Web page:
Aravind to receive $1.5 million Hilton Humanitarian Prize
Aravind Eye Care System, the world’s largest eye care provider that has developed innovative technologies allowing it to perform 300,000 eye surgeries each year—70 percent subsidized or free for the poor—has been selected to receive the 2010 Conrad N. Hilton Humanitarian Prize of $1.5 million.
LOS ANGELES, CA, March 5, 2010 – Aravind Eye Care System, the world’s largest eye care provider that has developed innovative technologies allowing it to perform 300,000 eye surgeries each year—70 percent subsidized or free for the poor—has been selected to receive the 2010 Conrad N. Hilton Humanitarian Prize of $1.5 million. The Conrad N. Hilton Foundation presents the annual award, the world’s largest humanitarian prize, to an organization that is doing extraordinary work to alleviate human suffering. More than 200 nominations are received from throughout the world, and an independent international jury makes the final selection.
There are 45 million blind people in the world, the majority in the developing world, and 12 million of these are in India. Because of extreme sun and genetics, Indians get cataracts in their 40s and 50s versus 60s and 70s in the United States. Without surgery they go blind, losing many of their productive years. Realizing that it was possible to end much of the unnecessary blindness in his country, Dr. Govindappa Venkataswamy, known as Dr. V., upon his retirement in 1976 from government health service, mortgaged his home to start an eye clinic—Aravind—with 11 beds in a rented house in Madurai, Tamil Nadu.
As of 2009, Aravind has handled over 29 million outpatient visits and performed over 3.6 million surgeries. It operates five Aravind hospitals in India supported by a network of clinics, manages four others, and has well established research laboratories and a manufacturing facility producing high quality, low cost ophthalmic supplies. It is now expanding its model globally, establishing seven eye hospitals in Bangladesh with Grameen Bank and training all the staffs. It has worked with over 260 eye hospitals from India and other developing countries to expand their capacity to address eye diseases and conditions in addition to cataracts. It has participated in establishing national eye care plans for India, Rwanda and Eritrea.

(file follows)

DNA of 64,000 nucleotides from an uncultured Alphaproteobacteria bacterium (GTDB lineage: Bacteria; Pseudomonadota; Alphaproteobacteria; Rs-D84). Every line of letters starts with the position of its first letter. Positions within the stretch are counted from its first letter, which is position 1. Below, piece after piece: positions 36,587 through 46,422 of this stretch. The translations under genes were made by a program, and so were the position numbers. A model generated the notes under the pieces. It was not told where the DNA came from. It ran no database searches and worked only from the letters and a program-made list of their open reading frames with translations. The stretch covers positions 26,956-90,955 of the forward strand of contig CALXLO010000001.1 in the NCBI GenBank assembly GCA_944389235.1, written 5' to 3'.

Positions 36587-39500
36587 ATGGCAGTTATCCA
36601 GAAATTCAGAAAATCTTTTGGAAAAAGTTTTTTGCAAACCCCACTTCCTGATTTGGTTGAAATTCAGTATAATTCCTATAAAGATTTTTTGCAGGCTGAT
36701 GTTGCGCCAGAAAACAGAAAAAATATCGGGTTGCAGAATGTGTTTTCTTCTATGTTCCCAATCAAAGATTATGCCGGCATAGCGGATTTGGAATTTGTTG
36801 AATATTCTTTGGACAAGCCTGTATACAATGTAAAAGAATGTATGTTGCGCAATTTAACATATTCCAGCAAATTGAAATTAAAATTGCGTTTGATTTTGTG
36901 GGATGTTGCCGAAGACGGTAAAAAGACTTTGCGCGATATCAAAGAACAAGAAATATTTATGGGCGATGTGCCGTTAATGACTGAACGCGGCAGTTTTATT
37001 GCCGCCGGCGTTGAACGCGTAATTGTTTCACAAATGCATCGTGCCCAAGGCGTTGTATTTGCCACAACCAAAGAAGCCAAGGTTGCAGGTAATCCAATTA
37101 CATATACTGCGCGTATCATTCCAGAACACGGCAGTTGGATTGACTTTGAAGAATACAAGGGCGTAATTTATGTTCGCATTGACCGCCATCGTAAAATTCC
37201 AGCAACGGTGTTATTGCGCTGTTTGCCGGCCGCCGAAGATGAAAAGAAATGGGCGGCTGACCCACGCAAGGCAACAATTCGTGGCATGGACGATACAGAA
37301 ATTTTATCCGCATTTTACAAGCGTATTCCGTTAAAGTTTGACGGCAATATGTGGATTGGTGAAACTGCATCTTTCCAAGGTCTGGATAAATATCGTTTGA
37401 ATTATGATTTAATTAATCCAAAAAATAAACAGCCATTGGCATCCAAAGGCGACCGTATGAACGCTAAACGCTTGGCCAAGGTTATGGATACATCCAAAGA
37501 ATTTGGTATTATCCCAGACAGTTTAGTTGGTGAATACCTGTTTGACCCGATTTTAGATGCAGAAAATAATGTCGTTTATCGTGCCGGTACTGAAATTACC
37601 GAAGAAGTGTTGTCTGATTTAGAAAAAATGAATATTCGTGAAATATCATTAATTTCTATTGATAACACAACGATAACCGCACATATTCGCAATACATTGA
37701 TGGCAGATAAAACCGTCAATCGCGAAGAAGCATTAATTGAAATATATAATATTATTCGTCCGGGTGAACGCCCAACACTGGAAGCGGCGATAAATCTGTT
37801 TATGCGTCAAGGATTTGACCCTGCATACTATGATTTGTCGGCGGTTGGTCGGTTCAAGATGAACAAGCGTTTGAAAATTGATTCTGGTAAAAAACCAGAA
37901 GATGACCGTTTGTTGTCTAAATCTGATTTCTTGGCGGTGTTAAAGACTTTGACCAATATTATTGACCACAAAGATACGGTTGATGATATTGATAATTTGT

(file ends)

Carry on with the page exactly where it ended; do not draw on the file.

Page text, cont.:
“Aravind is a remarkable enterprise and its scale of impact on millions of patients is phenomenal,” said Steven M. Hilton, CEO and president of the Conrad N. Hilton Foundation. “In a 30-year quest to end blindness in India, Aravind has developed innovative technologies that are now a model for both the developed and developing world.”
“The worldwide visibility and recognition that comes with the Hilton Humanitarian Prize will allow us to bring our healthcare model to alleviate suffering in many more parts of the world,” said Dr. P. Namperumalsamy, Aravind’s chairman. “Over 80 percent of the developing world’s blindness and impaired vision is needless, causing enormous personal and family suffering and severely limiting a country’s ability to develop. Our goal is to manage 100 hospitals worldwide by 2015 to provide sight to many millions and the Hilton Humanitarian Prize will help us reach this goal.”
Inspired by the fast-food giant McDonald’s capability to replicate the same quality and efficiency anywhere in the world, Dr. V. adapted this concept to eye care, standardizing everything from systems and equipment to training. Nurses can be transferred to any Aravind facility and immediately start work. An assembly-line approach to surgery increases productivity tenfold. Nurses and paramedical staff handle routine tasks while doctors concentrate on diagnosis and surgeries. While a typical ophthalmologist might perform 250 to 400 surgeries annually, an Aravind doctor will average 2,000 or more. Equipment that typically might be used a few times a day is used 30 times a day at Aravind. The result is that Aravind runs at one-fifth the cost of similar hospitals, leading to its model being replicated in other countries and by other medical disciplines.